SLR - April 2016 - Ashton J. Nelson

Title: Modified Ponseti Method of Treatment for Correction of Neglected Clubfoot in Older Children and Adolescents – A Preliminary Report

Reference: Haj Zargar Bashi R, Baghdadi T, Ramezan Shirazi M, Abdi R and Aslani H. Modified Ponseti Method of Treatment for Correction of Neglected Clubfoot in Older Children and Adolescents – A Preliminary Report. J Pediatr Orthop B. 2016 Mar;25(2): 99-103.

Scientific Literature Review

Reviewed By: Ashton J. Nelsen, DPM
Residency Program: Hennepin County Medical Center

Podiatric Relevance: Congenital talipes equinovarus is likely the most common congenital orthopedic condition requiring treatment. Ponseti introduced his technique in the early 1940s. Reports have shown successful clubfoot treatment in children up to age 9 using his technique. However, it is not known whether age at the beginning of treatment affects the rate of effective correction or relapse. This study applies the Ponseti technique with some modifications to neglected and untreated clubfoot older children and adolescents with an age range of six to 19 years in Tehran, Iran.  This treatment method is very simple and cost effective in developing countries with limited financial and social resources for health care.

Methods: Eleven patients with congenital idiopathic clubfoot (18 feet) were treated at the Referral Pediatric Center in Tehran. Ten of these patients had no previous treatment, one patient had residual clubfoot after being treated surgically in another center, and one patient had failed previous Ponseti casting. The mean age was 11.2 years, range 6-19.  Modifications of standard Ponseti technique were as follows: 1) manipulations prior to casting lasted 3-5 minutes; 2) the foot was abducted to 30o rather than 70o; 3) each cast was left on for three weeks instead of one week; and 3) short leg casts were used in lieu of long leg casts. Achilles tendon lengthening and posterior tibiotalar capsulotomies were performed in all patients to correct the equinus deformity.  Additional soft tissue procedures were performed as needed. Post-cast bracing consisted of night ankle foot orthosis with a forefoot abduction pad. Daily high top shoes with reverse last were also worn. Radiographs of the affected foot were taken pre-operatively and at the latest follow-up.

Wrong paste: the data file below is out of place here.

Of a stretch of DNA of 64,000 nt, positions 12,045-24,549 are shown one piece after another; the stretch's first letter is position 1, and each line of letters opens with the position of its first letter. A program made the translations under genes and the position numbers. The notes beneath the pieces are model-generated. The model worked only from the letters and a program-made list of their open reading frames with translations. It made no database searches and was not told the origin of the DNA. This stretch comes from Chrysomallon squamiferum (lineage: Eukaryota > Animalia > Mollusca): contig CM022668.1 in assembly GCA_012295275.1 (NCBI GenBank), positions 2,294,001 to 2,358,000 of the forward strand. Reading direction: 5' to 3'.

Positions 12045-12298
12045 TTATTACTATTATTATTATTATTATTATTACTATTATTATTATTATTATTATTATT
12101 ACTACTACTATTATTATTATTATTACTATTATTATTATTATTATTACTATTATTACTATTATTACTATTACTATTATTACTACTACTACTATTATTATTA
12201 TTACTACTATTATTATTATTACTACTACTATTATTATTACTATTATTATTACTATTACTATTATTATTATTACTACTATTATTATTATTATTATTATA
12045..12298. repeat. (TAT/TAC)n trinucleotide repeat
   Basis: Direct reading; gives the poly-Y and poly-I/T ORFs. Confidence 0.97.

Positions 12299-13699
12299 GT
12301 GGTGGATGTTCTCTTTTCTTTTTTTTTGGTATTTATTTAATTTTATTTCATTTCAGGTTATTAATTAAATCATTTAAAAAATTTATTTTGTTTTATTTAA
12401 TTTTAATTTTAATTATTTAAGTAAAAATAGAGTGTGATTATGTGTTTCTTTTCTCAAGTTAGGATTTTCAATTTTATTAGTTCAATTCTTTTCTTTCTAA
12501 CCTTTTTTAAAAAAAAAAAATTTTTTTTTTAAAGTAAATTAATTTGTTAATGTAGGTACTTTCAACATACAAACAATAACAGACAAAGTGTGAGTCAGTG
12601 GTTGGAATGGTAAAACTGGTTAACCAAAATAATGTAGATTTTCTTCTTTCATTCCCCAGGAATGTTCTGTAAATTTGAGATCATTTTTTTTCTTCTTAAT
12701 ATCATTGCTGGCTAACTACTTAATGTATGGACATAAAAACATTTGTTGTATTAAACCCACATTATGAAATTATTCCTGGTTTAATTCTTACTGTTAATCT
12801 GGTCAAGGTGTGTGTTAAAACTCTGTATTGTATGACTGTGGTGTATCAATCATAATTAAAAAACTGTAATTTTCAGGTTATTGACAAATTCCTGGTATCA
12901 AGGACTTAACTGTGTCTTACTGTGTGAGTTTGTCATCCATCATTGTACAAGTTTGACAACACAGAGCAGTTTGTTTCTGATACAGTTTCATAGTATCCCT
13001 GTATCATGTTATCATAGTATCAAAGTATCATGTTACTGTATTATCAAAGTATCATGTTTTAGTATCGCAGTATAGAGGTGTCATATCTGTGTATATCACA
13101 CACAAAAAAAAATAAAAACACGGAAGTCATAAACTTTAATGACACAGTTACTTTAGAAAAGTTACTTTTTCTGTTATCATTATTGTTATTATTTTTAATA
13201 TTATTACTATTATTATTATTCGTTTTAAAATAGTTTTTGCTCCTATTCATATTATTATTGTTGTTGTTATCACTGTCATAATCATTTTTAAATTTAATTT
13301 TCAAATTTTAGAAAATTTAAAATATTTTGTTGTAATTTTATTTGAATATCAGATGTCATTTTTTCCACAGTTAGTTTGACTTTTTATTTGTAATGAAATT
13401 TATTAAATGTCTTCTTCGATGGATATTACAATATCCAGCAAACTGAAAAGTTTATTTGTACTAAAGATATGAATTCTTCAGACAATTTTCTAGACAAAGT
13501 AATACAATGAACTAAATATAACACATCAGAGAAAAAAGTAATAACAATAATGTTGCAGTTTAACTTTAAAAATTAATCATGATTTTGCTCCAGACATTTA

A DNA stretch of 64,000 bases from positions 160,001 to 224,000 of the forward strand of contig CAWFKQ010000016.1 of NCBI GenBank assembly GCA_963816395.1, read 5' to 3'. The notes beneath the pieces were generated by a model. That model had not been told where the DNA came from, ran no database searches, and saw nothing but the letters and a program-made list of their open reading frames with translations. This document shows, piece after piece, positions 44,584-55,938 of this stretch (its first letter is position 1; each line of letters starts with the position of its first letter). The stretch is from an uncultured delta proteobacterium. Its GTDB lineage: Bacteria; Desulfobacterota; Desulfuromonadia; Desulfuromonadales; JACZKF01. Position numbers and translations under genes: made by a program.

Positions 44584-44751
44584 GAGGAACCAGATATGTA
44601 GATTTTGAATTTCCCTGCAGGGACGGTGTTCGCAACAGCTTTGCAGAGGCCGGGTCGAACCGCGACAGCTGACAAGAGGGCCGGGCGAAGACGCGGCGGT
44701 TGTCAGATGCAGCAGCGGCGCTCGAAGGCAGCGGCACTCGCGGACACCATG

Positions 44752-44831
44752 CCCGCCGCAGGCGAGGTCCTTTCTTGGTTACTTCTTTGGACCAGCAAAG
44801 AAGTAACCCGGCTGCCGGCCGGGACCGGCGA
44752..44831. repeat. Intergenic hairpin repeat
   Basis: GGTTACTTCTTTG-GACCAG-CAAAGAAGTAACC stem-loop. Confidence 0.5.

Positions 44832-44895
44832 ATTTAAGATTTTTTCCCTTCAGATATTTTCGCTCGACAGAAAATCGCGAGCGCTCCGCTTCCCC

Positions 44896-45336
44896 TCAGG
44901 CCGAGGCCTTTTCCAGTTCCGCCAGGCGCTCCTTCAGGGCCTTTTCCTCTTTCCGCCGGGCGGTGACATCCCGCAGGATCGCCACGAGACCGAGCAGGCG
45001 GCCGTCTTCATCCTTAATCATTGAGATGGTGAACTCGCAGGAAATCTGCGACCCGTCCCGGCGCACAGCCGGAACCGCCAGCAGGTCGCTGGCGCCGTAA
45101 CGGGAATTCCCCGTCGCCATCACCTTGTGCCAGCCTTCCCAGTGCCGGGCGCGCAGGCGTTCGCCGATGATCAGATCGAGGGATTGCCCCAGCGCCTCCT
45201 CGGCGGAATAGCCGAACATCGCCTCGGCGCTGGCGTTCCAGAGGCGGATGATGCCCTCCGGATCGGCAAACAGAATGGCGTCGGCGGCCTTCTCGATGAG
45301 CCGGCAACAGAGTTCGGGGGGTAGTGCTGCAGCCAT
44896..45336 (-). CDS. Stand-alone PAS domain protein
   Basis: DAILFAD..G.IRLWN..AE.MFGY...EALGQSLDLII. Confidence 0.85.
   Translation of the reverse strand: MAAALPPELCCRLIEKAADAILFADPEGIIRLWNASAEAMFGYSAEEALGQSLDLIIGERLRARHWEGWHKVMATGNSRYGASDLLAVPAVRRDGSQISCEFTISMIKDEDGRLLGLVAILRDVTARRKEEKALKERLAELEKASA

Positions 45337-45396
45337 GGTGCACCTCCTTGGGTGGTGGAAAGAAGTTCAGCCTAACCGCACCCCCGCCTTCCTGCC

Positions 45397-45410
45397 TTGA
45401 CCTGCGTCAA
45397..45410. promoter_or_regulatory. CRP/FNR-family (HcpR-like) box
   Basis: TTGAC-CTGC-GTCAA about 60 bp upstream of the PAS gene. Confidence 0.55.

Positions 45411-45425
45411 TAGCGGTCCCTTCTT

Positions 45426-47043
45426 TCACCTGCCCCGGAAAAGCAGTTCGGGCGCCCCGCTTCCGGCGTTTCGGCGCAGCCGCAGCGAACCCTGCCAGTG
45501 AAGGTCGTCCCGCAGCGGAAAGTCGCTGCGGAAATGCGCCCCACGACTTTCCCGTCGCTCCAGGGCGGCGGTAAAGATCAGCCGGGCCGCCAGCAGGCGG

Results: Mean follow-up was 15 months (range 12-36 months) and no patients were lost to follow-up. Correction of deformity was achieved with a mean of nine casts (range 6-13). Mean time of night bracing post-casts was three months (range 1.5-5 months).One foot required a tibialis anterior tendon transfer and three feet required plantar fascial release. Complications from casting included plantar hematoma from percutaneous plantar fascia release. Skin complications included wound dehiscence in the patient who had undergone previous surgery. No infections or neurovascular compromise occurred. Seventeen feet (94.4 percent) were considered to have a good result with no need for further surgery. “Good” criteria was defined as a plantigrade foot, no pain during ambulation and at rest, able to wear normal shoes, and near normal ankle and subtalar joint range of motion. These 17 feet were also noted to have a major improvement in cosmesis. One patient failed to achieve full correction with above measures and so underwent Ilizarov external fixation.

Conclusions: This study shows that a modified Ponseti technique can be used to treat talipes equinovarus in older children and adolescents. One could argue a lesser success rate of 13/18 (72.2 percent) instead of the 17/18 (94.4 percent) reported in the article, because of the additional soft tissue procedures needed, including plantar fascial release, tibialis anterior tendon transfer. However, 17/18 patients did experience good results from the addition of soft tissue procedures only. These preliminary results are encouraging, especially for areas where access to healthcare is limited. It will be interesting to follow the authors’ long-term results.

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